by Ward Churchill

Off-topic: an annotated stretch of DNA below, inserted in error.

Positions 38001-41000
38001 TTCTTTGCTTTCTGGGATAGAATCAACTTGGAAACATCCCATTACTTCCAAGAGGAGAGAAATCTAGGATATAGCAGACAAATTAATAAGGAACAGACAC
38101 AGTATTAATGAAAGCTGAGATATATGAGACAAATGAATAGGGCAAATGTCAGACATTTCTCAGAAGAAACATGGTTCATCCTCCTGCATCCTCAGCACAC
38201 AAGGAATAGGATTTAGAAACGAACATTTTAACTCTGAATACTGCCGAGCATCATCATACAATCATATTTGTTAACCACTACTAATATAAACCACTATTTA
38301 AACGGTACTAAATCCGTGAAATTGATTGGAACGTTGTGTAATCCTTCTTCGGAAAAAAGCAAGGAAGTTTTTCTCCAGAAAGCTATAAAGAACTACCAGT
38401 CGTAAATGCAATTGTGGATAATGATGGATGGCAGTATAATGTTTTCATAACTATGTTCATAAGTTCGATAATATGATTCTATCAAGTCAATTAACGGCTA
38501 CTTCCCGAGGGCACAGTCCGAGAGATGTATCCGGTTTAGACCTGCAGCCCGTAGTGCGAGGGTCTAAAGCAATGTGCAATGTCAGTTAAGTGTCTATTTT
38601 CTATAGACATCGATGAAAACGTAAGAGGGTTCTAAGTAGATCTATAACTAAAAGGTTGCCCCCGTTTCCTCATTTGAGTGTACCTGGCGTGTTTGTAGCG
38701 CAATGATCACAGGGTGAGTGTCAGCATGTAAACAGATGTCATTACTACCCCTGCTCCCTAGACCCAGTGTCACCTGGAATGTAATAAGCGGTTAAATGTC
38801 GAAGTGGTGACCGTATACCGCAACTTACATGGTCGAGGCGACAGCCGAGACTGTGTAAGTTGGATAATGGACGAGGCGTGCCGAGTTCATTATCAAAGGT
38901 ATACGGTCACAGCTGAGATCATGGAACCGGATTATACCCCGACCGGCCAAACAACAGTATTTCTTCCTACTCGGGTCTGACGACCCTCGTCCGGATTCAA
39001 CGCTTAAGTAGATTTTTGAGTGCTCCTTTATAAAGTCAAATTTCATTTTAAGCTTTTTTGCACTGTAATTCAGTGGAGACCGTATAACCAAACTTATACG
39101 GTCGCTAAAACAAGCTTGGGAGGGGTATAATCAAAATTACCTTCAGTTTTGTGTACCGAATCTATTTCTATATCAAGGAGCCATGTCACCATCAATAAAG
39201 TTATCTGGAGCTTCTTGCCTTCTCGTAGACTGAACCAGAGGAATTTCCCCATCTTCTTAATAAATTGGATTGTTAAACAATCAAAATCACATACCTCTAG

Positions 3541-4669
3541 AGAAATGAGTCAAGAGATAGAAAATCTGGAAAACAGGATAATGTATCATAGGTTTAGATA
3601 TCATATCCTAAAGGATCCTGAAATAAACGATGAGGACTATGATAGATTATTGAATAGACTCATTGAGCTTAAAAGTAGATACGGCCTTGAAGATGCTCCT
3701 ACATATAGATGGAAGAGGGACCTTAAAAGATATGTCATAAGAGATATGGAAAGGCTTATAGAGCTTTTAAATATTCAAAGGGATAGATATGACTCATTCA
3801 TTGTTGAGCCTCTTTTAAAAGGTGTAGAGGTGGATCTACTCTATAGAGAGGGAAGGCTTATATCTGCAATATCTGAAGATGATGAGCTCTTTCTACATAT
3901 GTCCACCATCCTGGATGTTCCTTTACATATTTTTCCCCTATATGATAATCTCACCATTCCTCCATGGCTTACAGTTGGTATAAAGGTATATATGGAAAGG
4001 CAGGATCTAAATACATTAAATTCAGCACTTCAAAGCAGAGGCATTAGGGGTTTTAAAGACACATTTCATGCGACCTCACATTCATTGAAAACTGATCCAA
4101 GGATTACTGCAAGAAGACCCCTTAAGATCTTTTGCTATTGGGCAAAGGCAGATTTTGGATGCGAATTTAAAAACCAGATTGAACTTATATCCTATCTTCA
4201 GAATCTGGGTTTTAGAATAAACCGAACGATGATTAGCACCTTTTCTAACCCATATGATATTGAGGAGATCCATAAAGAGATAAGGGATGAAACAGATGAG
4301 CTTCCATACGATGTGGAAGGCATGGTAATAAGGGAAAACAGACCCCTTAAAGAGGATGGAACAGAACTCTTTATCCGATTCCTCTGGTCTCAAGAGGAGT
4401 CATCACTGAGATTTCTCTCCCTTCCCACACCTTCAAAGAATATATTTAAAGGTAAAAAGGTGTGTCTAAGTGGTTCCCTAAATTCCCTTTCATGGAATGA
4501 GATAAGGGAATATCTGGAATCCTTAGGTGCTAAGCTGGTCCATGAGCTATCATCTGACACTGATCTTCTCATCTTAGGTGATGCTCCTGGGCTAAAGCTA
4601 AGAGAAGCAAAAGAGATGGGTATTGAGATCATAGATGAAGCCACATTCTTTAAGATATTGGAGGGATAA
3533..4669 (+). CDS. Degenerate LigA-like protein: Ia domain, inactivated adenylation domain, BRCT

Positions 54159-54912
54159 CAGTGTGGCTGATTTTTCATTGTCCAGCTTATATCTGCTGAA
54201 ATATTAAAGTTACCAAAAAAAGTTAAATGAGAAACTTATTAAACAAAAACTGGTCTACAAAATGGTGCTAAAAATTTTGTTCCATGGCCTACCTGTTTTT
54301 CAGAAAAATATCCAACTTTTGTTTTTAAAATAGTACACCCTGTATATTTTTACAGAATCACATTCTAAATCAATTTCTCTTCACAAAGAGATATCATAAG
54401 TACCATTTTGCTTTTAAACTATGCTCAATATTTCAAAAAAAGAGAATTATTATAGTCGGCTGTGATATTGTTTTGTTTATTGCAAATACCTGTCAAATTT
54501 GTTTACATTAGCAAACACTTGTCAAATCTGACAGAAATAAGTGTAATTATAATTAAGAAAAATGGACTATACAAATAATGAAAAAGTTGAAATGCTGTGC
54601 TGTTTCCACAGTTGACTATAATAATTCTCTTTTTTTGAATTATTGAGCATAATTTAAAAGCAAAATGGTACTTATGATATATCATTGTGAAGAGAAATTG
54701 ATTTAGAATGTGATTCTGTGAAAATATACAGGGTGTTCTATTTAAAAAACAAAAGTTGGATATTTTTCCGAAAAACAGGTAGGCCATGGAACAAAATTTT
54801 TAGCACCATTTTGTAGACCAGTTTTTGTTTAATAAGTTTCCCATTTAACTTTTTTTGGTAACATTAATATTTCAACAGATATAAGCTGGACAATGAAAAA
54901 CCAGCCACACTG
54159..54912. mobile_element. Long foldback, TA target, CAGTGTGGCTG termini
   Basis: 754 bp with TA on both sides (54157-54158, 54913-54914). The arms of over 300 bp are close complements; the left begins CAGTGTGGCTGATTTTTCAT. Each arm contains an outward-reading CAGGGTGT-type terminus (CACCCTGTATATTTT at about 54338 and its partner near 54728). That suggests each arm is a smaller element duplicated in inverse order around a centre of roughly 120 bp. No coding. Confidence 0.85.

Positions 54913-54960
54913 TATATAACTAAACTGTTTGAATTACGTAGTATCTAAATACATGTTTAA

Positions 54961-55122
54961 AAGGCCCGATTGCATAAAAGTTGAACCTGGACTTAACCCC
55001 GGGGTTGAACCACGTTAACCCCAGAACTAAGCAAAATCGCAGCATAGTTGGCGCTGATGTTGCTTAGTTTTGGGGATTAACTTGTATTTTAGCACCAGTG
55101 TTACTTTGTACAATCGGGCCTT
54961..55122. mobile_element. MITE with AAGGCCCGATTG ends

On October 16, 1946, a man named Julius Streicher mounted the gallows. Moments later he was dead, the sentence of an international tribunal comprised of representatives of the United States, France, Great Britain, and the Soviet Union having been imposed. Streicher's body was cremated, and-so horrendous were his crimes thought to have been—his ashes dumped into an unspecified German river so that "no one should ever know a particular place to go for reasons of mourning his memory." Julius Streicher was convicted at Nuremberg, Germany of what were termed "Crimes Against Humanity." The lead prosecutor in his case-Justice Robert Jackson of the United States Supreme Court—did not argue that the defendant had killed anyone, nor that he had committed any especially violent act. Nor was it contended that Streicher held any particularly important position in the German government during the period when the “Third Reich” exterminated 6,000,000 Jews, as well as several million Gypsies, Poles, Slavs, homosexuals, and other untermenschen (“subhumans”). Indeed, the sole offense for which the accused was ordered put to death was having served as publisher/editor of a Bavarian tabloid entitled Der Stürmer during the early-to-mid-1930s, years before the Nazi genocide actually began. In this capacity, he had penned a long series of virulently anti-Semitic editorials and "news" stories, usually accompanied by cartoons and images graphically depicting Jews in an extraordinarily derogatory fashion. This, the prosecution asserted, had done much to “dehumanize” the Jews in the mind of the German public. Such dehumanization had made it possible-or at least easier—for average Germans to later indulge in the outright liquidation of Jewish “vermin.” The tribunal agreed, holding that Streicher was therefore complicit in genocide and deserved death by hanging. During the trial, Justice Jackson observed that, in implementing its sentences, the participating powers were morally and legally binding themselves to adhere forever after to the same standards of conduct being applied to Streicher and other Nazi leaders. In the alternative, he said, the victorious allies would be committing "pure murder" at Nuremberg-no different in substance from that committed by those they presumed to judge—rather than establishing the “permanent benchmark of justice” which was intended. U.S. Secretary of War Henry L. Stimson publicly concurred, asserting in the pages of Foreign Affairs that “a standard has been raised to which Americans, at least, must repair; for it is only as this standard is accepted, supported, and enforced that we can move onward to a world of law and peace.” Yet in the United States of Robert Jackson and Henry Stimson, the indigenous American Indian population had already been reduced, in a process which is ongoing to this day, from 12.5 to fifteen million in the year 1500 to fewer than 250,000 by the beginning of the twentieth century. This was accomplished, according to both official and unofficial sources, "largely through the cruelty of [Euro-American] settlers," and a sometimes informal but nonetheless clear and consistent governmental policy which made it an articulated goal to “exterminate these red vermin,” or at least whole segments of them. Official bounties had been placed on the scalps of Indians-any Indians—in places as diverse as Georgia, Kentucky, Texas, the Dakotas, Oregon, and California. They remained in effect until resident Indian populations were decimated or disappeared. Entire peoples such as the Cherokee were reduced by half through a policy of forced removal from their homelands east of the Mississippi River to less preferable areas in the West. Others, such as the Navajo, while concentrated under military guard suffered much the same fate. The United States Army and cooperating militias perpetrated wholesale massacres of native people at places like Fallen Timbers, Horseshoe Bend, Bear River, Sand Creek, the Washita River, the Marias River, Camp Robinson and Wounded Knee Creek. Through it all, hundreds of dime novels-each competing with the next to make Indians appear more grotesque, menacing, and inhuman—were sold in the tens of millions of copies. Plainly, the Euro-American public was being conditioned to see Indians in such a way as to allow their eradication to continue. And continue it did until the "Manifest Destiny" of the U.S.—a direct precursor to what Adolf Hitler would subsequently call Lebensraumpolitik (“the politics of living space”)—was consummated. By 1900, the national project of "clearing" Native Americans from their land and replacing them with “superior” Anglo-American settlers was complete. The indigenous population had been reduced by as much as 98 percent. Approximately 97.5 percent of their original territory had “passed” to the invaders. The survivors were concentrated, out of sight and mind of the public, on scattered “reservations,” all of them under the self-assigned “plenary” (full) power of the federal government. There was, of course, no tribunal comparable to that at Nuremberg passing judgment on those who had created such circumstances in North America. No U.S. official or private citizen was ever imprisoned-never mind hanged—for implementing or propagandizing what had been done. Nor had the process of genocide against Indians been completed. Instead, it merely changed form. Between the 1880s and the 1980s, more than half of all American Indian children were coercively transferred from their own families, communities, and cultures to those of the conquering society. This was done through compulsory attendance at remote boarding schools, often hundreds of miles from their homes. Native children were kept for years and systematically "deculturated": indoctrinated to think and act in the manner of Euro-Americans rather than as Indians. It was also accomplished through a pervasive foster home and adoption program-including “blind” adoptions, where children would be permanently denied information about their origins—placing native youth in non-Indian homes. The express purpose of all this was to facilitate U.S. governmental policy to bring about the "assimilation" (dissolution) of indigenous societies. In other words, Indian cultures as such were to be caused disappear. Such policy objectives are in direct violation of the second article of the United Nations 1948 Convention on Punishment and Prevention of the Crime of Genocide-an element of international law arising from the Nuremberg proceedings—under which the forced “transfer of the children” of a targeted “racial, ethnical, national, or religious group” is explicitly prohibited as a genocidal activity. Article II of the Genocide Convention also expressly prohibits involuntary sterilization as means of "preventing births among" a targeted population. Yet, in 1976, it was conceded by the U.S. government that its “Indian Health Service” (IHS), then a subpart of the Bureau of Indian Affairs (BIA), was even then conducting a secret program of involuntary sterilization which had affected approximately forty percent of all Indian women of childbearing age. The program was allegedly discontinued, and the IHS was transferred to the Public Health Service, but no one was punished. Hence, business as usual has continued in the “health” sphere: 1990, for example, it came out that the IHS was inoculating Inuit children in Alaska with Hepatitis-B vaccine. The vaccine had already been banned by the World Health Organization as having a demonstrated correlation with the HIV-virus which is itself correlated to AIDS. As this is being written, a “field test” of Hepatitis-A vaccine, also HIV-correlated, is being conducted on Indian reservations in the northern Plains region. The Genocide Convention makes it a Crime Against Humanity to create conditions leading to the destruction of an identifiable human group. Yet the BIA has utilized the government's plenary prerogatives to negotiate mineral leases "on behalf of" Indian peoples paying a fraction of standard royalty rates for their natural resources. The result has been “super profits” for a number of preferred U.S. corporations. Meanwhile, Indians, whose reservations ironically turned out to be in some of the most mineral-rich areas of North America, a matter which makes us the nominally wealthiest segment of the continent’s population, live in dire poverty. By the government's own data in the mid-1980s, Indians received the lowest annual and lifetime per capita incomes of any aggregate population group in the United States. Concomitantly, we suffer the highest rate of infant mortality, death by exposure and malnutrition, plague disease, and the like. Under such circumstances, alcoholism and other escapist forms of substance abuse are endemic in the Indian community. This situation leads both to a general physical debilitation of the population and a catastrophic accident rate. Teen suicide among Indians is several times the national average. The average life expectancy of a reservation-based Native American man is less than 45 years: women can expect to live less than three years longer. This, in a country where average life-expectancy exceeds 70 years. Such itemizations could be continued at great length, including matters like the radioactive contamination of large portions of contemporary Indian Country, the forced relocation of traditional Navajo to make way for massive coal stripping operations around Big Mountain (Arizona), and so on. But the point should be made: Genocide, as defined in "black letter" international law, is a persistent fact of day-to-day life-and death—for North America's native peoples. Yet there has been (and is) only the barest flicker of public concern about, or even consciousness of, this reality. Serious expression of public outrage is absent. No one is punished and the process continues. A salient reason for public acquiescence to the ongoing holocaust in Native North America has been a continuation of the dime novel legacy, often through more effective media. Since 1925, Hollywood has released more than 2,000 films, many of them rerun frequently on television, portraying Indians as strange, perverted, ridiculous and often very dangerous things of the past. We are habitually presented to mass audiences in a one-dimensional manner, devoid of recognizable human motivations and emotions, thoroughly and systematically dehumanized. Temporally, we have been consigned to another dimension entirely, drifting as myths through the vast panorama of Americana. Nor is this the extent of it. Everywhere, we are used as logos, as mascots, as jokes: "Big Chief" writing tablets, “Red Man” chewing tobacco, “Winnebago” campers, “Navajo” and “Cherokee” and “Pontiac” and “Cadillac” pickups and automobiles. There are the Cleveland “Indians,” the Kansas City “Chiefs,” the Atlanta “Braves,” and the Washington “Redskins” professional sports teams-not to mention those in thousands of colleges, high schools, and elementary schools across the country—each with their own degrading caricatures and parodies of Indians and/or things Indian. Pop fiction continues in the same vein. There is an apparently unending stream of “New Age” manuals purporting to expose the “inner workings” of indigenous spirituality in everything from pseudo-philosophical to do-it-yourself-kind styles. Blond yuppies from Beverly Hills amble about the country purporting to be reincarnated seventeenth-century Cheyenne “shamans” ready to perform previously secret ceremonies for a fee. A concerted, sustained, and in some ways accelerating effort has gone into making Indians unreal. It follows, therefore, that what has happened, is happening, and will continue to happen to Indians unless something is done to fundamentally alter the terms of our existence, is also unreal. And the unreal, of course, is purely a matter of entertainment in Euro-American society, not a cause for attention or concern. As was established in the Streicher precedent at Nuremberg, the cause and effect relationship between racist propaganda on the one hand and genocidal policy implementation on the other is quite plain. It is thus of obvious importance that the American public-plain, average, everyday U.S. citizens—begin to think about the implications of such things the next time they witness a swarm of face-painted and war-bonneted buffoons doing the "tomahawk chop" at a baseball or football game. It is necessary that they think about the implications of the grade-school teacher adorning their child in turkey feathers to commemorate Thanksgiving. Think about the significance of John Wayne or Charlton Heston killing a dozen “savages” with a single bullet the next time a western comes on TV. Think about why Land-o-Lakes finds it appropriate to market its butter through use of a stereotyped image of an “Indian Princess” on the wrapper. Think about what it means when non-Indian academics profess—as they often do—to know more about Indians than Indians do themselves. Think about the significance of charlatans like Carlos Castaneda and Jamake Highwater and Mary Summer Rain and Lynn Andrews churning out “Indian” bestsellers, one after the other, while Indians typically can't get into print. Think about the real situation of American Indians. Think about Julius Streicher. Remember Justice Jackson's admonition. Understand that the treatment of Indians in American popular culture is not "cute" or “amusing” or some sort of “good, clean fun.” Know that it causes real pain and real suffering to real people. Know that it threatens our very survival. And know that this is just as much a Crime Against Humanity as anything the Nazis ever did. It is likely that the indigenous people of the United States will never demand that those guilty of such criminal activity be punished for their deeds. But the least we have the right to expect-indeed, to demand —that such practices finally be brought to a halt.